# Linearising a set of nonlinear equations using finite-difference methods

• Oct 29th 2010, 08:12 AM
Guffmeister
Linearising a set of nonlinear equations using finite-difference methods
Ok, this should be a simple problem, but for some reason it is taking me far too long to solve, and I'd like to see if anyone could help me towards the solution. I hope I've put this in the correct section.

So...

I have a set of nonlinear equations, which I'm trying to linearise about some equilibrium condition. I could do this analytically, but I since the equations are pretty complicated, I would like to computationally calculate them first as a starting point so I can at least get some preliminary results, and then I have a result to aim for when I do form the analytical solution.

My equations can be written in this form...
$\displaystyle \dot{x_1} = f_1(x_1,x_2,x_3...)$
$\displaystyle \dot{x_2} = f_2(x_1,x_2,x_3...)$
$\displaystyle \dot{x_3} = f_3(x_1,x_2,x_3...)$
and so on. Or, in short hand
$\displaystyle \dot{x} = f(x,t)$
where $\displaystyle x$ is the full vector of all the equations I'm solving. I can obtain an equilibrium condition, $\displaystyle x_0$ and $\displaystyle \dot{x}_0$, and then linearise the equation to
$\displaystyle \Delta\dot{x} = A\Delta x$, where $\displaystyle \Delta x$ is a perturbation to the system, i.e., $\displaystyle x = \Delta x + x_0$, and $\displaystyle A$ is the matrix I'm trying to calculate, which could be written as
$\displaystyle A=\frac{\partial f}{\partial x} = \[ \begin{bmatrix} \frac{\partial f_1}{\partial x_1} & \frac{\partial f_1}{\partial x_2} & \cdots & \frac{\partial f_1}{\partial x_n} \\ \frac{\partial f_2}{\partial x_1} & \frac{\partial f_2}{\partial x_2} & \cdots & \frac{\partial f_2}{\partial x_n} \\ \vdots & \vdots & \ddots & \cdots \\ \frac{\partial f_n}{\partial x_1} & \frac{\partial f_n}{\partial x_2} & \cdots & \frac{\partial f_n}{\partial x_n} \end{bmatrix}$.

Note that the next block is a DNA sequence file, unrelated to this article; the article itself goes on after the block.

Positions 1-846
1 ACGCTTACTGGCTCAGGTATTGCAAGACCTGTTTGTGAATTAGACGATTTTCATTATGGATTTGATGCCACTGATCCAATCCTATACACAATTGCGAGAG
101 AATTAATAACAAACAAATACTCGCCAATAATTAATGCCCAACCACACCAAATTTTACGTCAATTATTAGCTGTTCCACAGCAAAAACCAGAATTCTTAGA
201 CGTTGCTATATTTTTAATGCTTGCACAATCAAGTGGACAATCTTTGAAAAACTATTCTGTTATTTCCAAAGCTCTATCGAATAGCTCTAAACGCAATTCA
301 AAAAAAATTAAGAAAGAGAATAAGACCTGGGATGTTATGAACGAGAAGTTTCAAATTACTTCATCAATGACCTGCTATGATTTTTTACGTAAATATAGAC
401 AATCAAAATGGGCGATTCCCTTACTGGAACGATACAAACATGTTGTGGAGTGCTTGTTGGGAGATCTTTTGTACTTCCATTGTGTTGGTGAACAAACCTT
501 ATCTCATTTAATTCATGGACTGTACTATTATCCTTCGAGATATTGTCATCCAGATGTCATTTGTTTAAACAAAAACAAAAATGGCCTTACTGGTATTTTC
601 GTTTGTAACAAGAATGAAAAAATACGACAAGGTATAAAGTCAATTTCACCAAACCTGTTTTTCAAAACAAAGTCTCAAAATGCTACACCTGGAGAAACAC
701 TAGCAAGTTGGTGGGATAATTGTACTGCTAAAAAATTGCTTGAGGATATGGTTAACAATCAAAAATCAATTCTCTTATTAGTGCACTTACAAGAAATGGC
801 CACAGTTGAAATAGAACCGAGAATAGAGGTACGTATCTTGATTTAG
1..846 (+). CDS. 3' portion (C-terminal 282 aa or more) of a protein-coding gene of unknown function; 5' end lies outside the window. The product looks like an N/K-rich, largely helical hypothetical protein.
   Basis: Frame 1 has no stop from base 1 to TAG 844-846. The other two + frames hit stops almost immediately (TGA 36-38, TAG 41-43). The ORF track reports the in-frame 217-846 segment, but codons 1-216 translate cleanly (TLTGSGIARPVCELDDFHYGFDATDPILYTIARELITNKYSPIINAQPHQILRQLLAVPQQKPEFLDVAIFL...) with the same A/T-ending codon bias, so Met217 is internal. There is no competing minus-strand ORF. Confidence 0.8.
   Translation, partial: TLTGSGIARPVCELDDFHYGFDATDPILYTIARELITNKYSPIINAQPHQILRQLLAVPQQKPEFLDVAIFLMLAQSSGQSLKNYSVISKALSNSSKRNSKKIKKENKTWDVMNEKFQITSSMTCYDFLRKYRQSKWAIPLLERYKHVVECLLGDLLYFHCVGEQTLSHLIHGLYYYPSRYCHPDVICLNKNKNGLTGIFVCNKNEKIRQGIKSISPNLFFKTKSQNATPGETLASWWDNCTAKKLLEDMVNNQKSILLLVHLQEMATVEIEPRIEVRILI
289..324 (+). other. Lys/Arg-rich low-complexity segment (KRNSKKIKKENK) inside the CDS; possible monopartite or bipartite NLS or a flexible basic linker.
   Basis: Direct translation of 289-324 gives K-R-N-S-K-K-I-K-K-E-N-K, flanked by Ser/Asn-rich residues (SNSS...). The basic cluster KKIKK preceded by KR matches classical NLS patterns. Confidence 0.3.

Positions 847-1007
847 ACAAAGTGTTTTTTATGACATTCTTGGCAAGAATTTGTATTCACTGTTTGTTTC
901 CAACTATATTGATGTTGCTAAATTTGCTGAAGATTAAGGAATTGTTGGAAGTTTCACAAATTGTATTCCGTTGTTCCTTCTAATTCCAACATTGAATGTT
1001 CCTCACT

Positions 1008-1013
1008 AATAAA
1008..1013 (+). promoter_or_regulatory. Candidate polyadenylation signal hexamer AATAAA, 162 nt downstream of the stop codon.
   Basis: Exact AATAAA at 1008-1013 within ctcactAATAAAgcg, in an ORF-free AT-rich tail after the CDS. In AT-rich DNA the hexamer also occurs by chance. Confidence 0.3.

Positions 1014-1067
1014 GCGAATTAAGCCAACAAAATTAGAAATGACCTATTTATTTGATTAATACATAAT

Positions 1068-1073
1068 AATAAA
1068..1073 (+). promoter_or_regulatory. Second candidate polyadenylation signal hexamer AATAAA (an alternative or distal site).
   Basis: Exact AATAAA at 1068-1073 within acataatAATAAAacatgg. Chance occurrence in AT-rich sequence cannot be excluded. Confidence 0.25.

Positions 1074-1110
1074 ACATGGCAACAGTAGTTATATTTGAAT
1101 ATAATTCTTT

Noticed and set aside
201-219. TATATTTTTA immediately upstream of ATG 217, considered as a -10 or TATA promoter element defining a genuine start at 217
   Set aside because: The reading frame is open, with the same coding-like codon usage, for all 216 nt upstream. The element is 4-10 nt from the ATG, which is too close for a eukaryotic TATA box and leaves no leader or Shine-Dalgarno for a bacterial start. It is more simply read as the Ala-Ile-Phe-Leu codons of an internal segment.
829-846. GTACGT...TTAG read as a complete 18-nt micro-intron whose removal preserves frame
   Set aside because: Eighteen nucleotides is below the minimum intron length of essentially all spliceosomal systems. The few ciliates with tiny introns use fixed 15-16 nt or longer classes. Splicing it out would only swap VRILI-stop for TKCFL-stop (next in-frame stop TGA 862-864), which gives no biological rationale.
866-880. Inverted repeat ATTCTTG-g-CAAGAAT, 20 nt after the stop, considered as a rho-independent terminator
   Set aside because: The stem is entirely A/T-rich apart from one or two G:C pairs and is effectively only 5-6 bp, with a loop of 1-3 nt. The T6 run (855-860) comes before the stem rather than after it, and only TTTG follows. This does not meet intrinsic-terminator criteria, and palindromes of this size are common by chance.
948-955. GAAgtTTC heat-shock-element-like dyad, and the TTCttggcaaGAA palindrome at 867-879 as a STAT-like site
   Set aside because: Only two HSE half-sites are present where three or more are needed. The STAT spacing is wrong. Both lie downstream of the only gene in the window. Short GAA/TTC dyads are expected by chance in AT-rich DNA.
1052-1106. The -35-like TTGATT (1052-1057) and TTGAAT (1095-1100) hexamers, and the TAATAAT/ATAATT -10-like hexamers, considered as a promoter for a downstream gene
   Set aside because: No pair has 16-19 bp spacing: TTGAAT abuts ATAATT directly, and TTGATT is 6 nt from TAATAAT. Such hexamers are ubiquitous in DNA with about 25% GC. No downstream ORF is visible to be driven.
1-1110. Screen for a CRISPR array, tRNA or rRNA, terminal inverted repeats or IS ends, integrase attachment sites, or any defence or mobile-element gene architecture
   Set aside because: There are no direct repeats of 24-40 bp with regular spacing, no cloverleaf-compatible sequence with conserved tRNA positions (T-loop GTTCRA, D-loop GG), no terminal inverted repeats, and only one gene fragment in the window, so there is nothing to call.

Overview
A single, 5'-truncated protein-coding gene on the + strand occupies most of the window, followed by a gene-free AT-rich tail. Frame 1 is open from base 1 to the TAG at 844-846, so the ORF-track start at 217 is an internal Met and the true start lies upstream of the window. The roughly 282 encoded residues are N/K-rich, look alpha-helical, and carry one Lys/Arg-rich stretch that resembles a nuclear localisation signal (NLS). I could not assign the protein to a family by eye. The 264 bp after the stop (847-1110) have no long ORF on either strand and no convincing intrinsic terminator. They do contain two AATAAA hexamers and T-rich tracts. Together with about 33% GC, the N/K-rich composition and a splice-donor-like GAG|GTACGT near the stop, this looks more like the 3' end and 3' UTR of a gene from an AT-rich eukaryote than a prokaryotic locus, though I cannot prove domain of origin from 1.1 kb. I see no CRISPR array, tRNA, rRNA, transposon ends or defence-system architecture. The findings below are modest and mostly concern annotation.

To calculate $\displaystyle A$, I am cycling through each element of the $\displaystyle x$ vector, and perturbing it by some value $\displaystyle h$. I can then calculate each column through finite elements, such that
$\displaystyle \frac{\partial f}{\partial x} = \frac{f(x_0+h)-f(x_0)}{h}$.

However...all the states that make up my $\displaystyle x$ vector are of different orders. Some are very big, and some very small. Therefore, I need to have a different value for $\displaystyle h$ depending on which row of the $\displaystyle A$ matrix I'm calculating to ensure that that row is sufficiently accurate.

Currently, I'm cycling through the whole $\displaystyle x$ vector, and just calculating the $\displaystyle \[ \begin{bmatrix} \frac{\partial f_i}{\partial x_1} & \frac{\partial f_i}{\partial x_2} & \cdots & \frac{\partial f_i}{\partial x_n} \end{bmatrix}$ row of the $\displaystyle A$ matrix with an initial estimate of $\displaystyle h$, then reducing it by an order of magnitude, and recalculating. Somehow I hope to show convergence of the new matrix and the previous one through norms of some description, and then, once the matrices are sufficiently converged, I move onto the next row. However, I don't know how to fairly compare two matrices to ensure accuracy, and to prove that the matrix is converging to the right value.

I hope that you can understand my query. Please message me if not and I can clear any misunderstandings.